As if Americans nearing retirement didn’t have enough to worry about, you can now add this: soaring rents and rental shortages. That combination could disrupt their retirement plans in a big way.
As someone thinking seriously about one day selling my home and then renting in retirement, I’m getting spooked. And if you’ve been contemplating a similar move, you should be concerned, too.
The rental-vise news comes from a Wall Street Journal story yesterday (Hot Housing Markets Pinch Seniors), the new Pew Charitable Trusts Household Expenditures and Income Study and a distressing December 2015 report from Harvard’s Joint Center for Housing Studies, America’s Rental Housing.
According to Pew, in 2014, “renters at each rung of the income ladder spent a higher share of their income on housing than they had in any year since 2004.” And lower-income renter households (which include many retirees), spent “close to half of their pretax income on rent.”
Record numbers of renters are paying excessive amounts of income for housing, with little prospect for meaningful improvement.
— Joint Center for Housing Studies of Harvard University
Median Monthly Rent: $1,372
Harvard noted that the median monthly asking rent for new market-rate apartments hit $1,372 in 2014, up 26 percent since 2012 “and well above what the typical renter could afford.” Its researchers’ conclusion: Current trends “have led to record numbers of renters paying excessive amounts of income for housing, with little prospect for meaningful improvement.”
In particular, the study found, people age 75 and older are now the likeliest renters to face “severe” cost burdens, shelling out more than 50 percent of their income to rent. Overall, 49 percent of renters were “burdened” in 2014, up from 41 percent in 2001.
The Journal’s piece cited as an example Lois Plymale, an 80-year-old widow on a fixed income, whose monthly rent on her small San Francisco-area one-bedroom apartment went through the roof in October — up 20 percent to $1,850. In Denver, the Journal said, one landlord of a complex with many older tenants last year jacked up monthly rents from $764 a unit to $1,185 so he could upgrade its apartments.
Another recent Journal article, citing data from the apartment-rental website Zumper, said that median monthly rents on one-bedroom apartments now top $2,000 in places such as Washington, D.C., New York City, San Jose, Calif., San Francisco and Boston. The Harvard report noted that rents in San Francisco, Portland, Ore., and Denver were up 10 percent or more in the third quarter of 2015 and 5 percent or more, after inflation, in 21 of the 50 largest metros.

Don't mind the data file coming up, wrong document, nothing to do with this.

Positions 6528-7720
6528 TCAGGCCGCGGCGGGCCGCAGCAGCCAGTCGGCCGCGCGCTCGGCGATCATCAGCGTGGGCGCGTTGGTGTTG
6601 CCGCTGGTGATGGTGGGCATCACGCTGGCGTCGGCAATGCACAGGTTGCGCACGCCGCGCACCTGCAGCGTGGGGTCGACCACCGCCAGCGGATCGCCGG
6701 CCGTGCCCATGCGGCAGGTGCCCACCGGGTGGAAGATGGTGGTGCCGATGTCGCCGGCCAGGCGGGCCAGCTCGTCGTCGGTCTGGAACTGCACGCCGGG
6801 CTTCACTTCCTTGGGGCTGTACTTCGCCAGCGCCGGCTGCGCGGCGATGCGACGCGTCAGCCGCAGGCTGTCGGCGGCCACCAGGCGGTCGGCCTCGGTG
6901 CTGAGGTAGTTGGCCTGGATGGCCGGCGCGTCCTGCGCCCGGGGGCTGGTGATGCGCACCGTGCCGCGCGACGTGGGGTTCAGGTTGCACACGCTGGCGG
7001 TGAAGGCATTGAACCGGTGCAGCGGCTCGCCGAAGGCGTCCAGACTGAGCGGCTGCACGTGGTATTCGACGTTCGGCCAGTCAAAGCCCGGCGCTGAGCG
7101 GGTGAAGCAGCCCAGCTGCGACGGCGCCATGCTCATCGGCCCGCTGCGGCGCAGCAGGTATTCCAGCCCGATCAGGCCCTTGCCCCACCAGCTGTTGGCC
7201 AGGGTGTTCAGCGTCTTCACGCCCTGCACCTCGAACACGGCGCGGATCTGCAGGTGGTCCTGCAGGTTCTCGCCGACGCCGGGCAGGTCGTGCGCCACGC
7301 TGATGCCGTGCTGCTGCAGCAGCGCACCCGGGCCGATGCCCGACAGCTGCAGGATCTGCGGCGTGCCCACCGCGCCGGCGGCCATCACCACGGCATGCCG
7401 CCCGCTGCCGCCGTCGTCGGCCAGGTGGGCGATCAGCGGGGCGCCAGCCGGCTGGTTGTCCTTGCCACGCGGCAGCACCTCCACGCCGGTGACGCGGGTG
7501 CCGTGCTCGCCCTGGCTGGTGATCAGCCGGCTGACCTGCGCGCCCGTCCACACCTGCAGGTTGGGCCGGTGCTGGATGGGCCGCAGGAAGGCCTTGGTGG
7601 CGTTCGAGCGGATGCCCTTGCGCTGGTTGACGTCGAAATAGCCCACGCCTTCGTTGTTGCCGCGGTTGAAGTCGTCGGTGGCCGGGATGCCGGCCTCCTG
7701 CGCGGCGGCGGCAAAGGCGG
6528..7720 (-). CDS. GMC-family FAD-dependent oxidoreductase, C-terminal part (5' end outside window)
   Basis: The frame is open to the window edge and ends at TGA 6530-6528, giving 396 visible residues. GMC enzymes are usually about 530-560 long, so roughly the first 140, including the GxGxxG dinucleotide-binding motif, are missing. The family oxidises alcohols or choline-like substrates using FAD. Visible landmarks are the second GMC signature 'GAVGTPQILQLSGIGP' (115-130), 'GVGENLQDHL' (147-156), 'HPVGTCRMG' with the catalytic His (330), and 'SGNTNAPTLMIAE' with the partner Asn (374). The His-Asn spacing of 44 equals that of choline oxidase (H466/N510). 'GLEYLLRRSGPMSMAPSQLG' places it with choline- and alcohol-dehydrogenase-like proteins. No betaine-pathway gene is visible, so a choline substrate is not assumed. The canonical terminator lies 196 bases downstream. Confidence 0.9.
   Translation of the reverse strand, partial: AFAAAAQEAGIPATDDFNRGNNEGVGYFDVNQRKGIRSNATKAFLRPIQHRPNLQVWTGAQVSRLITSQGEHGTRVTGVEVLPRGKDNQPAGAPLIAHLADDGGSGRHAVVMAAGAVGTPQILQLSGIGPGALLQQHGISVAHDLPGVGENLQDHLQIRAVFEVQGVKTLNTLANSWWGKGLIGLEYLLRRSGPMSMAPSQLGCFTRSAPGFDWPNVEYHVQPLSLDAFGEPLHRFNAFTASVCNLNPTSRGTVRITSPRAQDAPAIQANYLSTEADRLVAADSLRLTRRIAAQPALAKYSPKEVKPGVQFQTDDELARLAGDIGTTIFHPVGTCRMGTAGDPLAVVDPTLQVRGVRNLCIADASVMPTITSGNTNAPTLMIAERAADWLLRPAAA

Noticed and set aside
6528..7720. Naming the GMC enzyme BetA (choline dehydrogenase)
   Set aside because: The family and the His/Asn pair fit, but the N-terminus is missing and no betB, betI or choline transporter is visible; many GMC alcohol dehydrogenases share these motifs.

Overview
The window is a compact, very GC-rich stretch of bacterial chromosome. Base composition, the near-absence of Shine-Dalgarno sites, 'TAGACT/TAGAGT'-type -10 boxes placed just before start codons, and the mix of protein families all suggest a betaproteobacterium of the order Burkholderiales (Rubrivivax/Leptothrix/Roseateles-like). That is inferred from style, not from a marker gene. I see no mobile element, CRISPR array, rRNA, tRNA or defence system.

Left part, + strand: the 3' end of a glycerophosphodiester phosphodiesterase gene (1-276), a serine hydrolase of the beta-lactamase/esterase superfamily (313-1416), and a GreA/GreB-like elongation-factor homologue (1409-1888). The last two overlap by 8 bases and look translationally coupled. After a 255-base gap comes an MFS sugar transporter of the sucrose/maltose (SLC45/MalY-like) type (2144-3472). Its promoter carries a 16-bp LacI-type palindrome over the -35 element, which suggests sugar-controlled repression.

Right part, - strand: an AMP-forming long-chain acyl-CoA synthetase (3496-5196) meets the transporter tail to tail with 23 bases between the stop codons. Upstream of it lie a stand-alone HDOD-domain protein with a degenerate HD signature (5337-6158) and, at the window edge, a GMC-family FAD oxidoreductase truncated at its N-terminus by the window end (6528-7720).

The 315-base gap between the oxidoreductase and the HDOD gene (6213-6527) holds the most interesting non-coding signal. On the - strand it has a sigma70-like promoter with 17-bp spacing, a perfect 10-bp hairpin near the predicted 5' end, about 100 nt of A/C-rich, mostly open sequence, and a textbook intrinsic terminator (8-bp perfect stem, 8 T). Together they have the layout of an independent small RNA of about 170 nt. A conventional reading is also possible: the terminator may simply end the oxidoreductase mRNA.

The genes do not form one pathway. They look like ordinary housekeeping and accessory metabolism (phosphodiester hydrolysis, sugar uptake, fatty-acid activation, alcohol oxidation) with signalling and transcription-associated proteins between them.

“We’ve been seeing rents rising by about three to six percent a year for a few years,” Lukas Krause, CEO of Real Property Management, told me. “All of a sudden, we’re finding people not able to afford the property they’re renting. I don’t see any reason the current pressure isn’t going to continue for at least two to three years.”
Jeff Martel, a Boise, Idaho broker with Better Homes and Gardens Real Estate 43 Degrees North, said: “Before the downturn, it was much less expensive to rent than to own in Boise. Today, it’s very comparable. The rental environment is very competitive and [apartment owners] are charging premiums because they can.”
Lowest Vacancy Rates Since 1985
Explaining the current state of rental housing in America— vacancy rates at their lowest point since 1985 and below 5 percent in nearly three-quarters of the nation’s 50 largest markets — the Harvard report said “the decade-long surge in rental demand is unprecedented.” There are now 9 million more renters than a decade ago.
What’s behind the rental squeeze? The bursting of the housing bubble; household incomes that haven’t kept up with rent increases; tightened access to mortgage credit leading more people to rent; a shortage of new apartment construction and demographics. The study noted that the biggest increase in the population of renters lately has been those in their 50s and 60s.
The lack of much new rental construction, Martel told me, is because it takes awhile to build apartment complexes. “Money and financing for multifamily housing loosened up after the downturn, but many large-scale projects take years to come to fruition,” he said.
That means there may be some hope ahead for retirees and people planning to retire in the next few years. “We’ll see an awful lot of multifamily housing coming to market in the next 12 to 18 months,” said Martel.
Then, he predicts, the pendulum will swing in favor of prospective renters. “We’ll see six-months-free ads and competition on amenities,” Martel predicted.
5 Tips for Renting in Retirement
I hope he’s right. In the meantime, if you want to rent in retirement, here are five tips:
- Look for the smallest place that would suit you. “You may not need a three-bedroom, you may well be able to do with a two-bedroom,” said Krause.
- Consider a neighborhood that’s not the fanciest in the community. Rents can vary enormously even within one city or town.
- Ask the landlord if you can sign a long-term lease. That might help you let you lock in a rent and avoid a dramatic monthly increase, said Krause. You may have your best shot at this by working with a property manager representing a small investor.
- Focus on older apartment buildings, rather than newer ones. “Generally, rents on newer apartments are higher,” said Krause.
- Try to find an apartment whose rent starts at 30 to 40 percent less than what your mortgage was. That advice comes from Charles Farrell, a financial planner with Northstar Investment Advisors in Denver, quoted in The Wall Street Journal’s article, Should Retirees Rent or Own? Farrell also strongly urged retirees not to spend more than 15 percent of their retirement income on housing, though other planners are comfortable with a rule of thumb of 25 percent of income.